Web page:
Ekaterina Klevitsky echo this notion in their description of reconstructive memory made possible
through the post-construction production of mediating artifacts. (Goldschmidt & Klevitsky, 2004.)
Generally, the observations of Porter, Goldschmidt, and Klevitsky can be understood as specific
support for what Andrzej Piotrowski acknowledges as the role of representation in the transformation
and crystallization of concepts of lived reality beyond the design phase. (Piotrowski, 2001: 48.) By
articulating and promoting techniques in which students are expected to deliberately and directly act
upon inherited images not simply to collect and arrange them we hope to improve the conceptual
strength and conviction of future architectural case-study work. Through the assignment described
here, students developed their own criteria for judgment of architecture, with results suggesting that
they treat mediating artifacts as neutral registers of content. Next, we plan to consider how students
might develop a fuller understanding of the roles of these artifacts in making judgments. How, for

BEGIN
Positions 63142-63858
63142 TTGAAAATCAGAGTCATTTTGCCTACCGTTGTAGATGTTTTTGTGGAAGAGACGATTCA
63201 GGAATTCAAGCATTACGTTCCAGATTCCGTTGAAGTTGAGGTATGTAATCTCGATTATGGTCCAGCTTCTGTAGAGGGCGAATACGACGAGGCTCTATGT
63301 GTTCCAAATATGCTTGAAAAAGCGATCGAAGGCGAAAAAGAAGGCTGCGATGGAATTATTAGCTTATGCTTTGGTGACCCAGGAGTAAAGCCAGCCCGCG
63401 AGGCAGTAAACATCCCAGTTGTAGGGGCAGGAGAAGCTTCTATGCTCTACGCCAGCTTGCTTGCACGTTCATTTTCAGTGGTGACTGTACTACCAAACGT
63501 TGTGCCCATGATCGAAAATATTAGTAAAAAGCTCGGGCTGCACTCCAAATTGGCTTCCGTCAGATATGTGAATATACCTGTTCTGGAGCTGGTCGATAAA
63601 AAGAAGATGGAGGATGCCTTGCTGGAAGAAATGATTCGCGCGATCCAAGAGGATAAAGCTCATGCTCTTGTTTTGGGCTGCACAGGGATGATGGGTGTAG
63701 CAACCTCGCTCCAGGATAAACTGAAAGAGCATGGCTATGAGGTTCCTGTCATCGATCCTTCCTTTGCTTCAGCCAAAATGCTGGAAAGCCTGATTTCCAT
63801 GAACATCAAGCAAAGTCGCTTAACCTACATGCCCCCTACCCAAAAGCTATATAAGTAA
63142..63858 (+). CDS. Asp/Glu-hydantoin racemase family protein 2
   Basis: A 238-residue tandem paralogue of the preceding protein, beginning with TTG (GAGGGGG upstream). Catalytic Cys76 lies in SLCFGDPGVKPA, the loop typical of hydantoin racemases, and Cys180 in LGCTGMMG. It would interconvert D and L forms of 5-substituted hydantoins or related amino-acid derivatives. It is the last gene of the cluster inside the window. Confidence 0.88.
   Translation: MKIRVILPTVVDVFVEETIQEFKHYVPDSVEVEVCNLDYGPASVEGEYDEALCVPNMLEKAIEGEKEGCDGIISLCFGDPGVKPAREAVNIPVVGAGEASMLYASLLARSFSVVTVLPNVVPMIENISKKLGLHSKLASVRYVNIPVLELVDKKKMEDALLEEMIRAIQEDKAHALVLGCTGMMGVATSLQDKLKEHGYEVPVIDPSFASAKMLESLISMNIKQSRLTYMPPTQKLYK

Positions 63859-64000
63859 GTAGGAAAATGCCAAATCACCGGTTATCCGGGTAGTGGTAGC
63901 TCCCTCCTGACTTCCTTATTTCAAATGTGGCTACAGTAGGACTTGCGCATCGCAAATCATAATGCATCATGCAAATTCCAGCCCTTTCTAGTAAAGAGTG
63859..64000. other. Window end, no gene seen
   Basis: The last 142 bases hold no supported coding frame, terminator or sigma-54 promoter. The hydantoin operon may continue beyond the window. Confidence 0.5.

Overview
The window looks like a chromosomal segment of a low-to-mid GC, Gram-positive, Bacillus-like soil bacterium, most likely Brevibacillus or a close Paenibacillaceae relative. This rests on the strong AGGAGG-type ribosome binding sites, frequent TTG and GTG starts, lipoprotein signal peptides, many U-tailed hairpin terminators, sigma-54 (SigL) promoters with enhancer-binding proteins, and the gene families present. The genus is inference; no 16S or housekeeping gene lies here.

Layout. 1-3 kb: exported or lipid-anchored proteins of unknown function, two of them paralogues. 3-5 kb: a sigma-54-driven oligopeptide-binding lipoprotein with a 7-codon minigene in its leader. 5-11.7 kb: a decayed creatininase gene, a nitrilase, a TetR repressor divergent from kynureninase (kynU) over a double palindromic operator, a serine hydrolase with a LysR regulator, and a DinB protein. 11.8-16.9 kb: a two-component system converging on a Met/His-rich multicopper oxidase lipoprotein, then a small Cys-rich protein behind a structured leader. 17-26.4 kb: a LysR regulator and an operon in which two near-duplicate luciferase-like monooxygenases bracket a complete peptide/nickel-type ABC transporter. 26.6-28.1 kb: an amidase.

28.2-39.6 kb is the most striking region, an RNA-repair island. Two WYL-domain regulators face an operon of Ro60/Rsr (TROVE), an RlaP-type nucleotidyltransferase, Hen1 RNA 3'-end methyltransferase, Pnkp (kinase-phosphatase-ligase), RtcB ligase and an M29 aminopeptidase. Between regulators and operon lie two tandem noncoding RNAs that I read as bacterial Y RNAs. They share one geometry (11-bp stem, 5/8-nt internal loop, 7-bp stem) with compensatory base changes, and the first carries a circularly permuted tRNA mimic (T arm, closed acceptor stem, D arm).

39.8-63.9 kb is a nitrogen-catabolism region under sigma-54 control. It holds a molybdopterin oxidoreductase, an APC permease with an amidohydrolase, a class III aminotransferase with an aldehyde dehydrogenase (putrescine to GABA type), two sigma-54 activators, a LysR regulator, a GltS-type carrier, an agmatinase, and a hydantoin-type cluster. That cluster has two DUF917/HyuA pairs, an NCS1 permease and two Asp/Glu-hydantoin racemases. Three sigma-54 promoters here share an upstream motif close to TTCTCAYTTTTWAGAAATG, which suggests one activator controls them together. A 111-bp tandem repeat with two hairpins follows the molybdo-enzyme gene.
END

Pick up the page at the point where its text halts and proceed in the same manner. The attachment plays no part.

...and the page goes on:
example, might criteria be articulated and developed for students to judge the quality of inherited
artifacts, providing the students with improved means by which convincing frameworks of evaluation
for architecture could be defined?
References

Austin, M. J., and Brown, L. D. 1999. Internet plagiarism: developing strategies to curb student
academic dishonesty. The Internet and Higher Education, 2 (1): 21-33.
Barthes, R. 1977. Image, music, text: essays selected and translated by Stephen Heath. New York :
Hill and Wang.
Bermudez, J., and King, K. 2000. Media interaction and design process: establishing a knowledge
base. Automation in Construction, 9: 37-56.
Boge, P. and J. Sullivan. 2006. Hand/hardware: five aphorisms for device-neutral representation.
Journal of the Design Communication Association, 2005-2006: 46-49.
Clark, R. H., and M. Pause. 1985. Precedents in Architecture. New York: Van Nostrand Reinhold.
Colomina, B., 1996. Privacy and Publicity: Modern Architecture As Mass Media. Cambridge,